there was a roof
leak in the museum in paris that archived plaster casts of french
monuments- big
debate as to whether the plaster cast replicas were now cultural heritage

In their Re-Collecting book ( http://re-collection.net/ ) Jon and Rick
dedicate Section III
to "death by institutions' talk about the respective roles and
ideologies of libraries,
museums and archives and develop the concept of an "open meta museum" and its
inter-archives

they quote my 'open observatory' manifesto (
http://www.leoalmanac.org/an-open-observatory-manifesto-by-roger-malina/
)
where I discussed the way astronomical data has entered into a regime
of open archives
where now more science is done on archives than taking new telescope
data, and more people
analyse the data than the people who took the data.

perhaps the system in astronomy is approaching the status of an 'open
meta museum" that
jon and rick discuss- with a pretty seamless system between
professional institutional astronomers, to professional amateurs
that are self employed, to amateurs and the general public who can all
contribute and analyse data-
if indeed new media art could be conserved/restored/remembered in this
way it would indeed be more
robust to intentional and non intentional forgetting

interestingly enough the phenomenon of emulation is well established-
in the case of the Hubble
data archives for instance the original images are not stored- but the
raw data is re-processed with
the latest calibration software at the time a request is made to the
archive ie the art work is regenerated
each time someone looks at it - it is far easier to store the low
level digital data from the detectors that
the processed data which as with art work is unstable to software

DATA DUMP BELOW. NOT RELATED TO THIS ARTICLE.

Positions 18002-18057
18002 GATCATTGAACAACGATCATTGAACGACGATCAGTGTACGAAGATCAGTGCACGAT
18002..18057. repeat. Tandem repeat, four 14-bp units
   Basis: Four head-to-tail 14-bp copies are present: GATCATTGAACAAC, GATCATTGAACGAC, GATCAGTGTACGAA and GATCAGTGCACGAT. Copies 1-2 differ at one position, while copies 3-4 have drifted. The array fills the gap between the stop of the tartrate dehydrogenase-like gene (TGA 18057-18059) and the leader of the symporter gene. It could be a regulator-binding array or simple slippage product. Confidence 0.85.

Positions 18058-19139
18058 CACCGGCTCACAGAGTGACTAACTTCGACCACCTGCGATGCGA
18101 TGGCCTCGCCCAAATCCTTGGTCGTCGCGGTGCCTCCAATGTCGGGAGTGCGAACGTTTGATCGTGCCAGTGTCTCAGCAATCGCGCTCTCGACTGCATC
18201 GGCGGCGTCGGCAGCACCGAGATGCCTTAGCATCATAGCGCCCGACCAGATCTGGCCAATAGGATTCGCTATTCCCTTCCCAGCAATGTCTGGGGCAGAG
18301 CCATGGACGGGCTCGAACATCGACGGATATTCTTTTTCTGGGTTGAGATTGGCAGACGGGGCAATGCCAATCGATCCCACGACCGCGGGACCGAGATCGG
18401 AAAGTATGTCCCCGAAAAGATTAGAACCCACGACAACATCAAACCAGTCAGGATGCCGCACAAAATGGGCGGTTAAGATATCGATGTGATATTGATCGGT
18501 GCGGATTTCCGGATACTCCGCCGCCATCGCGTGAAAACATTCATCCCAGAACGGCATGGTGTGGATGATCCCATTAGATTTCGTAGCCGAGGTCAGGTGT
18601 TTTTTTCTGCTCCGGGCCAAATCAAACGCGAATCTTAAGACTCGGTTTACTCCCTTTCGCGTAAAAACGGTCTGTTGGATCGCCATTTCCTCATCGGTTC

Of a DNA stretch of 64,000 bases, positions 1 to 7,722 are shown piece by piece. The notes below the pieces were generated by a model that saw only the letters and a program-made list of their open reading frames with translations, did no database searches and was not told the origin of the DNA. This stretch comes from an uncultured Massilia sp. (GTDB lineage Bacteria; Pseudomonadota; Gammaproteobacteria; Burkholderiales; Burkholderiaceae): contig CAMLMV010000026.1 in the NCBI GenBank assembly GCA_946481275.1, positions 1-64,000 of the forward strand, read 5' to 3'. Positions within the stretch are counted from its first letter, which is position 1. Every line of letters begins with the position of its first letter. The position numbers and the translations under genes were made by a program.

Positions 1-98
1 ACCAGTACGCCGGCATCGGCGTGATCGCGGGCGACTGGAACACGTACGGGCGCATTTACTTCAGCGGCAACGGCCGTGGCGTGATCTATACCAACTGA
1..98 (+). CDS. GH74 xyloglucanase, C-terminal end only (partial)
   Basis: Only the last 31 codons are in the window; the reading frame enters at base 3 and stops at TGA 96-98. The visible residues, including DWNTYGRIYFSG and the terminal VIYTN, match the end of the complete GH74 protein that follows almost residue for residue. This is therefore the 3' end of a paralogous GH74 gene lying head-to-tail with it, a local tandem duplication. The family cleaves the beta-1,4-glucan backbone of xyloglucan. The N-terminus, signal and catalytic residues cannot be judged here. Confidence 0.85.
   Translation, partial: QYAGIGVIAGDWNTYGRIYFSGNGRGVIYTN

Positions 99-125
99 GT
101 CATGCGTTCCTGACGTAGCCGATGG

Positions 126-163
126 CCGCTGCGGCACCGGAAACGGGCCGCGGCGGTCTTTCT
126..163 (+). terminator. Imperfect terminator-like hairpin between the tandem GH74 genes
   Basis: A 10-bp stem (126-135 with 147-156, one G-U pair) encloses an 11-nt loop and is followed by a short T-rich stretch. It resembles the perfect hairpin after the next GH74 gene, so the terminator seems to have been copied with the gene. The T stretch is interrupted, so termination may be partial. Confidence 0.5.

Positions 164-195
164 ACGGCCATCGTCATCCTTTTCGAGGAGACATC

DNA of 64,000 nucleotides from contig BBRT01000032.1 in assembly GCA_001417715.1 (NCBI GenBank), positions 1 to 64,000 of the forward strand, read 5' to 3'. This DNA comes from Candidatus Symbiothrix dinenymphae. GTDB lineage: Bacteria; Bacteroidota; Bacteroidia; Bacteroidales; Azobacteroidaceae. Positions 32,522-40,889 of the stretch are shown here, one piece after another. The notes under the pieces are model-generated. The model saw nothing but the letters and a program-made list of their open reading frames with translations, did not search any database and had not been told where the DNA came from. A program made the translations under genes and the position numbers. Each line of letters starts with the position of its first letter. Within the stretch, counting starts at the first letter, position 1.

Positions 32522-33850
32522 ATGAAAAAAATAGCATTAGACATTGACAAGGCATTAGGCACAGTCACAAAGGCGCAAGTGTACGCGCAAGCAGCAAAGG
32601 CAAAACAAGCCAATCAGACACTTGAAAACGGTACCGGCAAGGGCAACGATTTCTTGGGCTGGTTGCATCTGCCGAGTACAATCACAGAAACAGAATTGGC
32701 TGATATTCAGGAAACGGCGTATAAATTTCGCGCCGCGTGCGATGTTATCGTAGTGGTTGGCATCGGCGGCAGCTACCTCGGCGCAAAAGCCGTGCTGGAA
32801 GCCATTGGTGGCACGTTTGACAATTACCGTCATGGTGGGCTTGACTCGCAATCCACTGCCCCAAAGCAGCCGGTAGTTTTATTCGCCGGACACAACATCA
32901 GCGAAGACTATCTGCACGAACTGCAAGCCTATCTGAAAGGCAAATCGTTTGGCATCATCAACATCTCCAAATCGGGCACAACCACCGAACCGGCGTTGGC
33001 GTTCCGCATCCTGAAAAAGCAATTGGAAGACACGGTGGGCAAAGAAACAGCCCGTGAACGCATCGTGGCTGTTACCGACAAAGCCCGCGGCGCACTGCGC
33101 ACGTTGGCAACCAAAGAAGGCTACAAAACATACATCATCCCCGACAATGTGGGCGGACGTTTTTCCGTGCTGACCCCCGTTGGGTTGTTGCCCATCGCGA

changes ( this goes the opposite direction
to paul fishwicks' earlier post about storing 'models' rather than the
objects themselves- here the lowest level
least abstract form of the data is the easiest to archive rather than
the higher level models or simulations)

the fact that in astronomy there is a whole range for institutional
professionals to self motivated amateurs
has created a robust system of social archiving very much in jon and
rick's idea of a open meta museum

bernard stiegler has been generalising this idea with his idea of the
'amatorat;
http://revel.unice.fr/alliage/index.html?id=3272
or extrapolating hacker/maker, citizen science, smart citizen trends
into the future to new
phenomena of new ways of capturing social memory

as described in Re-Collecting- there are a number of art forms where
without the 'amatorat'
or amateurs collecting professionally - that will be barely visible in
the museums/libraries/
archiving institutions if left to themselves- computer games are an
obvious immediate example
where amateurs hold the best collections internationally today

finally to pick up bronac's anecdote about the rotary phone and paul's
coment about larry
cuba's obsolete wire frame films ( annick talked earlier about the
research she is doing
on minitel art)- most technologies are doomed to the dustbin and are
not disruptive-
my father frank malina was a prominent kinetic artist in the 1950s-
and developed his own
electronics ( with engineer francois boucher) and interactive art
systems before computer chips
were available- my father never made the jump from electronic art to
computer art- and stopped
making kinetic art in the late 1970s when computer chips started
becoming available-i think
partially in discouragement at not having the computer skills (and his
professional interests moved
elsewhere)

ironically his kinetic art from the 1950s still works fine- you have
to change the lightbulbs=
and with the disappearance of filament and fluorescent bulbs ( rick
and jon talk about the
difficulty of remounting Dan Flavin's light installations because the
fluorescent bulbs are no
longer available) its getting a bit harder-